“Begin in a place in your soul’s landscape…”
I receive Heather’s invitation through my computer screen, which feels like a familiar mode of interaction after five weeks of sheltering-at-home. Twenty-five faces seem to stare at me from a grid of rectangles, so I close my eyes and repeat Heather’s invitation…my soul’s landscape.
I stare at the inside of my eyelids, a dark canvas, and feel disappointment, for this feels true. My soul’s landscape is dark and desolate. I take a deep breath, willing myself to reject this lie and to remain open. I take another deep breath in and slowly exhale, and an image begins to form. I’m so startled that I almost lose it, but I focus on the bright blue of a Colorado sky.
A blue sky flashes through the tops of the lodgepole pines bordering my hike. The trees begin to thin as I near the end of the trail, and soon I find myself stepping into a clearing. Stretched before me is a placid mountain lake, reflecting the towering pines. I walk to the water’s edge and inhale deeply. As I do, I feel myself settle. A gentle breeze stirs, offering a peaceful welcome.
When Heather speaks again, I open my eyes and take in the computer screen and the room in which I’m sitting, cluttered despite five weeks in quarantine. Tears begin to fall as the contrast between the chaos of my reality and the serenity of my soul’s landscape collide. I barely take in Heather’s next question, “What is one significant longing you’ve had since this pandemic began unfolding?”
This time, as I ponder her question, I am met with internal silence, and I’m tempted to declare, “Nothing.” There’s no nagging, no longing…just resignation. The silence seems to affirm this as true, but suddenly I hear a single word: “Purpose.” It’s not an “a-ha” moment, for I don’t really understand the what and why of the word, but I receive it with a spirit of curiosity.
Standing on the shore, I stoop to pick up a pebble, and I toss it across the lake. It breaks the surface, interrupting the smooth water with gentle ripples. My thoughts turn to school. Five weeks ago, I entered a time of online instruction, like most teachers, which will continue until the end of the school year. This has been disruptive, of course, but it’s also been a surprising end, for this is my last semester teaching. I watch the ripples extend across the water, and I wonder, “What’s next?”
“Take the salt,” Heather instructs. She invites us to taste salt as an embodied way of acknowledging our thirst and saying “yes” to our longing. Tears well yet again as I listen to a chorus of women saying, “Yes, yes, yes” to their unique longings. I honor their sacred “yeses” by looking at their faces one-by-one, and then I add my own “yes” to the chorus. Yes, I will be curious about my longing for purpose as one chapter of my story comes to a close.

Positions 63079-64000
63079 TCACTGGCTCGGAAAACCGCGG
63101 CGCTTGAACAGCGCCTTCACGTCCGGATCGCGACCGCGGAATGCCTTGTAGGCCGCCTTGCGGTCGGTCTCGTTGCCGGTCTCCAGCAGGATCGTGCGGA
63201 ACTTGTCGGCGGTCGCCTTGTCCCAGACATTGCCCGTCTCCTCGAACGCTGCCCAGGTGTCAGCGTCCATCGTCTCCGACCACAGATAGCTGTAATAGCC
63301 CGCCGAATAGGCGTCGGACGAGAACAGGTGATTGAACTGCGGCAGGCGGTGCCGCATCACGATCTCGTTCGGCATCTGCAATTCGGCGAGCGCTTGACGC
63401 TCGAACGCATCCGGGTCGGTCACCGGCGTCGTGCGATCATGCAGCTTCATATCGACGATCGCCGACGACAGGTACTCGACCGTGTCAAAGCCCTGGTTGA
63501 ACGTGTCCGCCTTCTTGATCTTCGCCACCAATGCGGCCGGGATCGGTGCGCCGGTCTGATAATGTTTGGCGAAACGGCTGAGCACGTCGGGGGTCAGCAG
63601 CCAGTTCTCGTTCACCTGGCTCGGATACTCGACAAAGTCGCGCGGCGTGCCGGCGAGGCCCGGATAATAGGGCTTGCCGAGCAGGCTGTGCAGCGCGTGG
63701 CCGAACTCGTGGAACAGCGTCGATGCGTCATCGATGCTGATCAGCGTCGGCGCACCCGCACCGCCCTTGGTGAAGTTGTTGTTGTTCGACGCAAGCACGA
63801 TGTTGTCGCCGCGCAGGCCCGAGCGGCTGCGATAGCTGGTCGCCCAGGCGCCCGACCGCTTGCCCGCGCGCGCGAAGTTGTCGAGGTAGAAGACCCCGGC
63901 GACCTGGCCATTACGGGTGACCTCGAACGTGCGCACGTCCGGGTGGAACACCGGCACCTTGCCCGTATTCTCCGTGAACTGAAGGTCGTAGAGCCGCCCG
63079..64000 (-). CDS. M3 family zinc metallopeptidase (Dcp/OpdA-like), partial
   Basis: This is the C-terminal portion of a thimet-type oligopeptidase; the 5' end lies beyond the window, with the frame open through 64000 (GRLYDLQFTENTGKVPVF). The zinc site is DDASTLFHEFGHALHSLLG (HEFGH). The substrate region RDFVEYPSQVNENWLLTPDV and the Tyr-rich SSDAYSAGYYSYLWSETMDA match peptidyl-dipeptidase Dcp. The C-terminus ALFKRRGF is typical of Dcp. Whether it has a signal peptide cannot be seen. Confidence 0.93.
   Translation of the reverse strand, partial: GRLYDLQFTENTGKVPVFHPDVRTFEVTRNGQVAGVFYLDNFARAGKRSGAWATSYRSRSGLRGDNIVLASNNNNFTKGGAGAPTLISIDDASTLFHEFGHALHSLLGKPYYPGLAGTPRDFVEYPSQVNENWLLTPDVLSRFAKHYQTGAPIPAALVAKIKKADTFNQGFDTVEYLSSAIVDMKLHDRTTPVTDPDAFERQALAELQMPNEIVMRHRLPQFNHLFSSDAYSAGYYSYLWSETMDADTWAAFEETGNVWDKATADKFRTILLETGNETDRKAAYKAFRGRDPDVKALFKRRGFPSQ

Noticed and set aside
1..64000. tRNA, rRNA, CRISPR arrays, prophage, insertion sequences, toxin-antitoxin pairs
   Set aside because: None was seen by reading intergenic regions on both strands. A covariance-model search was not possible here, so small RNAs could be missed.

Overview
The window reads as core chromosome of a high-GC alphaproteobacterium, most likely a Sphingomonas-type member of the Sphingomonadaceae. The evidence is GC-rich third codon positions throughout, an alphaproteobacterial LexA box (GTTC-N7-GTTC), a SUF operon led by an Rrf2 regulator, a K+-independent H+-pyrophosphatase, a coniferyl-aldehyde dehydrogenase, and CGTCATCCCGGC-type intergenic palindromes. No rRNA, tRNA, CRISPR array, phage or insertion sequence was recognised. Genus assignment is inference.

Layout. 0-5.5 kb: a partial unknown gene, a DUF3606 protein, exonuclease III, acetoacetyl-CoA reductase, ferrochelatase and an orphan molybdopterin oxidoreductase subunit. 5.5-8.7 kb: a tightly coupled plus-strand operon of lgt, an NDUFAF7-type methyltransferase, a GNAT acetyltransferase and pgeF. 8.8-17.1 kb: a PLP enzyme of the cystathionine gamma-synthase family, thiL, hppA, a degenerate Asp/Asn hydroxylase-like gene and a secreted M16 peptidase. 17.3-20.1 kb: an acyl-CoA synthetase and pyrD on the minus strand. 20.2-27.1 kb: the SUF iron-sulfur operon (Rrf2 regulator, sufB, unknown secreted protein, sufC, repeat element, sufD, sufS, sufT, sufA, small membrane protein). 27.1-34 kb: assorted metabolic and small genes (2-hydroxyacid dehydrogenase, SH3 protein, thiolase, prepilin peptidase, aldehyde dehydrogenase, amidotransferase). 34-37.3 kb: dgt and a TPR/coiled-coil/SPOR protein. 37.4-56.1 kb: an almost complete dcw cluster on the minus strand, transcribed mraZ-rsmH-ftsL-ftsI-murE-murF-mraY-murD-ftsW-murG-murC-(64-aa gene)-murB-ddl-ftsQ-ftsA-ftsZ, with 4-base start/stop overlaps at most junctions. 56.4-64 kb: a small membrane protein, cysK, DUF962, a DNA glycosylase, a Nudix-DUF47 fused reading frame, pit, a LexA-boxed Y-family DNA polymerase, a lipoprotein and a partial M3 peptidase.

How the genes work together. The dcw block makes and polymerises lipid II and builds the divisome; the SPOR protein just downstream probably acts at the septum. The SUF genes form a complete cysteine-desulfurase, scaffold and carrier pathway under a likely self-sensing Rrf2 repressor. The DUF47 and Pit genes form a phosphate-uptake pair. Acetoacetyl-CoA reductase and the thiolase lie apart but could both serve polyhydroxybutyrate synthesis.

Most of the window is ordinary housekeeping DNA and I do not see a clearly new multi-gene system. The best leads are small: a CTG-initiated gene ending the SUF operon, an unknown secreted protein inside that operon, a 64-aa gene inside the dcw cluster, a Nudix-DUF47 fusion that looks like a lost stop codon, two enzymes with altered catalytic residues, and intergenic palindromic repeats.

With the taste of salt still on my tongue, I’m invited into “the shedding” as Heather poses the question, “What do you need to release?” This gathering of women is quiet, except for the sound of peelers scraping against carrots, sweet potatoes, and other vegetables. It’s a tactile way of releasing what is holding us back, weighing us down, or silencing our voices. I ponder my own response as I listen to the “swish-swish” of the peelers.
What do I need to release?
The hoot of a grouse calls me out of my contemplation, and for the first time, I notice that I am wearing a backpack. I take it off, set it down, and roll my shoulders. They ache from the load they’ve been carrying. Curiously, I open the backpack and am surprised to find a small boat inside. I pick it up, study it, and then crouch at the water’s edge. I place the boat on the water, and a breeze begins to move it across the lake. I am relieved as it floats out of my view.
As I reorient my gaze to the computer screen, I watch as Heather reveals the mound of peels that have gathered at her feet. We pause for a moment of silence to honor everything hard and holy that it represents. Then, her next question breaks the quiet, “What is trying to be told about who you are and what you are meant to bring? And will you allow yourself to taste the sweetness of this truth?” As I eat a piece of chocolate, savoring its sweetness, I ask God, “What is being named about who I am?”
Surrounded by beauty, I ask, “Who am I, God? What am I meant to bring to this world?” I close my eyes and feel the warmth of the sun on my face. A breeze stirs my hair. As I listen, another grouse hoots in the distance. I open my eyes, looking with contentment at my soul’s landscape, and raise my arms in worship. With a full heart, I declare once more, “Yes.”
I am still listening.
At the end of our time together, Heather confirms, “You are meant to live in this rhythm, deepening who you are.” In a time that feels unpredictable, disruptive, and disorienting, this rhythm she shares is a gift that helps me see past the pandemic, listen beyond the noise, dream as I continue to distance, and hold onto hope for my “yes.”
*You can hear Heather Stringer and engage these questions on the Red Tent Women Live video from Sunday, April 19. Find this video at the Red Tent Living Facebook page. For more information about Heather Stringer, visit her website at www.lifeinritual.com.
A lover of story, Susan Tucker has always been captivated by beautiful writing. She is drawn to themes of tension, joy/grief, hope/loss, freedom/shame, which she explores in her own writing. Susan spends her days teaching middle school English, mothering her two teenage sons, and loving her husband of 25 years. She cherishes her first cup of coffee each morning, moments of quiet and solitude, restorative yoga, worship music, and faithful friends.nbsp